Belfast Telegraph

Belfast Pride parade brings party mood to the city

By Christopher Woodhouse

The parades will all be about the Orange and red, white and blue next week, but there was a rainbow of colour and personalities out in Belfast yesterday as the annual Pride parade marched through the city centre.

Everyone from trade unionists to transsexuals could be seen marching in celebration of Northern Ireland's LGBT community, the highlight of the 10-day Belfast Pride Festival.

Cross-dressing superheroes and a convoy of mobility scooters, whose riders were more man than gran, were loud and proud in the most eclectic procession of the marching season.

The most fabulous parade of the year did a lap of the city centre before The Party in the Square at Custom House Square.

Political Pride supporters included Justice Minister David Ford, Culture Minister Carál Ní Chuilín and Belfast's Lord Mayor Máirtín Ó Muilleoir.

Alliance party leader Mr Ford said: “Pride provides an excellent opportunity for staff from my Department, and other organisations in the justice sector, to talk to members of the LGBT community, their friends and family about issues important to them.”

Culture Minister Carál Ní Chuilín said of the festival: “Over the years, as a supporter of Pride, I have been heartened to see it grow and develop from a small event into one of Belfast's biggest festivals.”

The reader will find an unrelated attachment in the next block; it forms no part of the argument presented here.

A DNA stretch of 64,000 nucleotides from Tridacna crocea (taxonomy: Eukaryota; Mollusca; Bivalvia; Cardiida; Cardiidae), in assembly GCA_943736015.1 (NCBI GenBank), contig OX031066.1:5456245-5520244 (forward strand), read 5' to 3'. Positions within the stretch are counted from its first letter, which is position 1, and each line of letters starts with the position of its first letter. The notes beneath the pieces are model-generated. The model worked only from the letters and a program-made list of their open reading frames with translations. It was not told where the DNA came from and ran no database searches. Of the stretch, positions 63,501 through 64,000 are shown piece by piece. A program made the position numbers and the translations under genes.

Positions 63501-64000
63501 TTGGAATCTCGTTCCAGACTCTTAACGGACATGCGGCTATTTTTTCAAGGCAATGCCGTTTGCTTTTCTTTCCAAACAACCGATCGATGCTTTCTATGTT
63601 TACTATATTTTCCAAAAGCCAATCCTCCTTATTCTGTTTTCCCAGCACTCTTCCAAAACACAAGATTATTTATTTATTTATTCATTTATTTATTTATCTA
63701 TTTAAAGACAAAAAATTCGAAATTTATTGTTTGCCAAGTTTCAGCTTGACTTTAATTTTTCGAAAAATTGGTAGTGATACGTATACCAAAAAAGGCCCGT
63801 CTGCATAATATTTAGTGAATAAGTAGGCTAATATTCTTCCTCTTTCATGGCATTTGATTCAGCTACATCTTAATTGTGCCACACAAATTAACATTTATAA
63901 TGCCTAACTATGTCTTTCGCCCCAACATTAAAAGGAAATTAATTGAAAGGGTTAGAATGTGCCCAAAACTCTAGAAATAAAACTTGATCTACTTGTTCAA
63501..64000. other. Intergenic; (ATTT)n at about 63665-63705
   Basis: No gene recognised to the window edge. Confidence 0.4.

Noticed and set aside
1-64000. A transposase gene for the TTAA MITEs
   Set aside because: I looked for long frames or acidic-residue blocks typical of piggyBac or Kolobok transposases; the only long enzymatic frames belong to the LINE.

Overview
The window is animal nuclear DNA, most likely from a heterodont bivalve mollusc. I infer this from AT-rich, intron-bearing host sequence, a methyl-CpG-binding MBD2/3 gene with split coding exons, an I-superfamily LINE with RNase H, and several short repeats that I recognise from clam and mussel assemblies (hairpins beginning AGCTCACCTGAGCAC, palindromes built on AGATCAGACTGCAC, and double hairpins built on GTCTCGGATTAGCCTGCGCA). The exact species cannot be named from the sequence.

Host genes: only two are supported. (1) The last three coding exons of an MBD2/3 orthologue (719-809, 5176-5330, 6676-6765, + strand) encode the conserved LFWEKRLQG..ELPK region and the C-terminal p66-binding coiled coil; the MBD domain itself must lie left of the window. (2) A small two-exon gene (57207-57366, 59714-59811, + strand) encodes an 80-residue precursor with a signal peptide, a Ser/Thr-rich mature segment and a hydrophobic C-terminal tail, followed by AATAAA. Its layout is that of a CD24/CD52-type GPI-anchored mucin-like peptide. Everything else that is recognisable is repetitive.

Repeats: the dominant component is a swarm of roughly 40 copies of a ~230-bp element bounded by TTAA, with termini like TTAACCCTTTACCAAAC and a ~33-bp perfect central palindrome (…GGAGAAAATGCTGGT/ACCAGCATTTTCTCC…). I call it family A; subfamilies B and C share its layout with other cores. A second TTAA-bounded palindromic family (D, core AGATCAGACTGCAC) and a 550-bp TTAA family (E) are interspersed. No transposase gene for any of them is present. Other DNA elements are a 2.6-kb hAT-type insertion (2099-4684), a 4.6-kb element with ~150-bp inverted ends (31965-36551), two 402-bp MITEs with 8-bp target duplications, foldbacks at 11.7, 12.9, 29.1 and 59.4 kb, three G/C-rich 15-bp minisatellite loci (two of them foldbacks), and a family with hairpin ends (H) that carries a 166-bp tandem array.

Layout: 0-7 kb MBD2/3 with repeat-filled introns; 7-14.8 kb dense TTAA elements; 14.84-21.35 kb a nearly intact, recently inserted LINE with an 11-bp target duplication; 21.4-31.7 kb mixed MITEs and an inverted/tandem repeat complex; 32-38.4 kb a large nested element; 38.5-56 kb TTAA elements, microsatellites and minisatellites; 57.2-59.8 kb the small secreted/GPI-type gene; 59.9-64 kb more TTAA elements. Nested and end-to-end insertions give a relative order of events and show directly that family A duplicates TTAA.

Local firms also came out to court and support the pink pound — taxi company fona CAB had several of their cars and rainbow painted banner wavers in the parade and Pure Gym had their hulks out in gorgeous green.

Headlining the free Party in the Square event was Spanish singer Ruth Lorenzo, who was an X Factor finalist in 2008, and there were family entertainment and activities all day at the Pride Village beside Lagan Weir.

This year's parade was also notable as it is the first since the death of PA Mag Lochlainn, a veteran gay rights campaigner and founding member of Belfast Pride who passed away last November.

Beginning in 1991 with around 100 people taking part in the first parade, it has now become one the city's biggest annual events with up to 30,000 people attending the main event last year.

Sean O'Neill of the Belfast Pride Committee said: “We think people are more engaged this year, because of issues like marriage equality and the blood ban.

“People want to have fun but they want to make a point as well.”

Belfast Telegraph Digital


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